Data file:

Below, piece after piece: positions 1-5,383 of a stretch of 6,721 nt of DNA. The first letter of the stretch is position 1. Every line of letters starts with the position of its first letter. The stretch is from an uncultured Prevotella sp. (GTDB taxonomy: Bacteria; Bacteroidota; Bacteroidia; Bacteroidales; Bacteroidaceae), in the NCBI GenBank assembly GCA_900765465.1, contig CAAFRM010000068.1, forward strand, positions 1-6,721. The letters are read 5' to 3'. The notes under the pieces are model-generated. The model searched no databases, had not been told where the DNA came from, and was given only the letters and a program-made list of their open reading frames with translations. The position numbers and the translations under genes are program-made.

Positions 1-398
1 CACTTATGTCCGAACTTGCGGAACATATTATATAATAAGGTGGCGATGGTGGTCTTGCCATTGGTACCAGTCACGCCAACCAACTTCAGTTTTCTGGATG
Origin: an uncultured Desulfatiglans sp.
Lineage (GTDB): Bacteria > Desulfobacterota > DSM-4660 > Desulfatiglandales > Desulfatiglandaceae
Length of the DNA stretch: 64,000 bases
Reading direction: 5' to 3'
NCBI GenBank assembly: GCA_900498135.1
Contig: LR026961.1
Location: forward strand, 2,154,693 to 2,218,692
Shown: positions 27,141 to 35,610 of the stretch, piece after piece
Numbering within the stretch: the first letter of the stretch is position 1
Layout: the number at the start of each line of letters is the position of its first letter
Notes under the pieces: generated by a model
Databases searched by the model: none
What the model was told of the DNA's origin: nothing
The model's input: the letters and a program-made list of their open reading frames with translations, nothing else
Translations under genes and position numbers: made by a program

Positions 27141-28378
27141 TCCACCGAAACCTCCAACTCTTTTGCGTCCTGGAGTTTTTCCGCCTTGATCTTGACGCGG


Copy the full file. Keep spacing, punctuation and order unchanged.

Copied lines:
Below, piece after piece: positions 1-5,383 of a stretch of 6,721 nt of DNA. The first letter of the stretch is position 1. Every line of letters starts with the position of its first letter. The stretch is from an uncultured Prevotella sp. (GTDB taxonomy: Bacteria; Bacteroidota; Bacteroidia; Bacteroidales; Bacteroidaceae), in the NCBI GenBank assembly GCA_900765465.1, contig CAAFRM010000068.1, forward strand, positions 1-6,721. The letters are read 5' to 3'. The notes under the pieces are model-generated. The model searched no databases, had not been told where the DNA came from, and was given only the letters and a program-made list of their open reading frames with translations. The position numbers and the translations under genes are program-made.

Positions 1-398
1 CACTTATGTCCGAACTTGCGGAACATATTATATAATAAGGTGGCGATGGTGGTCTTGCCATTGGTACCAGTCACGCCAACCAACTTCAGTTTTCTGGATG
Origin: an uncultured Desulfatiglans sp.
Lineage (GTDB): Bacteria > Desulfobacterota > DSM-4660 > Desulfatiglandales > Desulfatiglandaceae
Length of the DNA stretch: 64,000 bases
Reading direction: 5' to 3'
NCBI GenBank assembly: GCA_900498135.1
Contig: LR026961.1
Location: forward strand, 2,154,693 to 2,218,692
Shown: positions 27,141 to 35,610 of the stretch, piece after piece
Numbering within the stretch: the first letter of the stretch is position 1
Layout: the number at the start of each line of letters is the position of its first letter
Notes under the pieces: generated by a model
Databases searched by the model: none
What the model was told of the DNA's origin: nothing
The model's input: the letters and a program-made list of their open reading frames with translations, nothing else
Translations under genes and position numbers: made by a program

Positions 27141-28378
27141 TCCACCGAAACCTCCAACTCTTTTGCGTCCTGGAGTTTTTCCGCCTTGATCTTGACGCGG